The 2,196- square-kilometer wildlife reserve gets its name from the four nearby bodies of water that the flooding Zambezi River fills every rainy season. The area is home to elephants, zebras, hippopotamuses and many other kinds of wildlife.
But the Zimbabwe National Parks and Wildlife Management Authority reports that at least 105 elephants have died in Zimbabwe’s wildlife areas recently. Most of the deaths have been in Mana and the larger Hwange National Park in the past two months, the agency said.
Many animals are moving out of the parks and into nearby communities in search of food and water.
Mana Pools is a United Nations Educational, Scientific and Cultural Organization World Heritage Site known for its beauty. The area experiences hot, dry weather at this time every year. But this year, the dry conditions have been much worse. Even the river’s flow has reduced.
The drought hitting southern Africa is also affecting people. The World Food Program reports that hunger threatens an estimated 11 million people in nine countries. The organization is planning large food distribution projects. The countries of southern Africa have experienced normal rainfall in only one of the past five growing seasons, the group says.
Hopes for rain
Each morning, Munyaradzi Dzoro, a parks agency wildlife officer, hopes for rain.
“It’s beginning to be serious,” he told the Associated Press, standing next to the remains of a dead elephant and buffalo. “It might be worse if we fail to receive rains” by early November.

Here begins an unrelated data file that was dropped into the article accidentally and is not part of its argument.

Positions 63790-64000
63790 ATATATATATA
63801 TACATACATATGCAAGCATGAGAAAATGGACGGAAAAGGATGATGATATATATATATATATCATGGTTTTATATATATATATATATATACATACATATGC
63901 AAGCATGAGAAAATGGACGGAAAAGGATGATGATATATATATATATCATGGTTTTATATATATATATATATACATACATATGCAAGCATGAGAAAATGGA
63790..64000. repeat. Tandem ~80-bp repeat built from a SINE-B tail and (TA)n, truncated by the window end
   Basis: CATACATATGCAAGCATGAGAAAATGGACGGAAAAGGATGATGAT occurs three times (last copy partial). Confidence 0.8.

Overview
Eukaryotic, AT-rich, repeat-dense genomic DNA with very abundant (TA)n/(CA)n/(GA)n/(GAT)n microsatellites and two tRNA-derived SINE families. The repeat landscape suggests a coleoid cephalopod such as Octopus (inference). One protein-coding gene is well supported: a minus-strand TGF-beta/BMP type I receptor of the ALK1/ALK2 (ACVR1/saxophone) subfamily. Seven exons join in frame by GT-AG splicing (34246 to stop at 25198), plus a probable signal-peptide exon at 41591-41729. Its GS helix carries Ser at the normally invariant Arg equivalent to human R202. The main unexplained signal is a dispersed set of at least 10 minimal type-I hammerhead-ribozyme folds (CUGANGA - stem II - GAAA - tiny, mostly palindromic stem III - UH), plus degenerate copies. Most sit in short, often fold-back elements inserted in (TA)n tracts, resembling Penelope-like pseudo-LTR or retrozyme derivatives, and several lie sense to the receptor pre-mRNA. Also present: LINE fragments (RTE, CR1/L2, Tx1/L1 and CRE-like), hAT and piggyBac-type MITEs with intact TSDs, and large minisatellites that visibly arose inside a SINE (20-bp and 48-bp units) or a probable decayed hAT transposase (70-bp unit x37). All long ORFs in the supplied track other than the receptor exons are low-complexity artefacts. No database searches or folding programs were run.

The last major rainfall came in April, he said.
Mel Hood works with the Feed Mana project, which is providing food support to animals in the area. She said an early end to a “very poor rainy season” has limited the growth of plants the animals need.
The area’s once dependable water resources have turned dangerous for the animals. Many have gotten stuck in the soft soil or clay while trying to reach Long Pool, a five-kilometer-long watering hole. It is one of the few remaining water resources in the park but is only five percent of its normal size.
There are more than 12,000 elephants in Mana’s flood plains. Lions, buffaloes, zebras, wild dogs, hyenas, 350 kinds of birds and many water animals live in the park, the parks agency reports.
“We used to say nature should take its course,” Dzoro said of the park’s normal policy of not getting involved and letting the ecosystem find its own balance.
Now, he said, officials are getting involved to avoid losing animals and maintain population sizes.
Local plant life such as acacias, as well as other trees and grasses, provide most of the food for big animals like elephants and buffaloes. But the lack of rain has severely reduced the amount of plant life, so officials began bringing food to the park in July.
Mel Hood says The Feed Mana project has been asking for “urgent” donations of animal feed such as soy bean hay and grass.
“Although it may not be enough to stave off all the hunger…it is certainly giving these animals a chance to survive until conditions improve,” Hood said.
I’m Pete Musto.
Farai Mutsaka reported this story for the Associated Press. Pete Musto adapted it for VOA Learning English. Mario Ritter Jr. was the editor. We want to hear from you. How do officials protect endangered animals in your country? Write to us in the Comments Section or on our Facebook page.
Words in This Story
reserve – n. an area of land where animals and plants are given special protection
drought – n. a long period of time during which there is very little or no rain
distribution – n. the act of giving or delivering something to people
plain(s) – n. a large area of flat land without trees
take its course – expr. to permit something to happen without trying to control it
ecosystem – n. everything that exists in a given environment
stave off – p.v. to keep someone or something away usually for a short time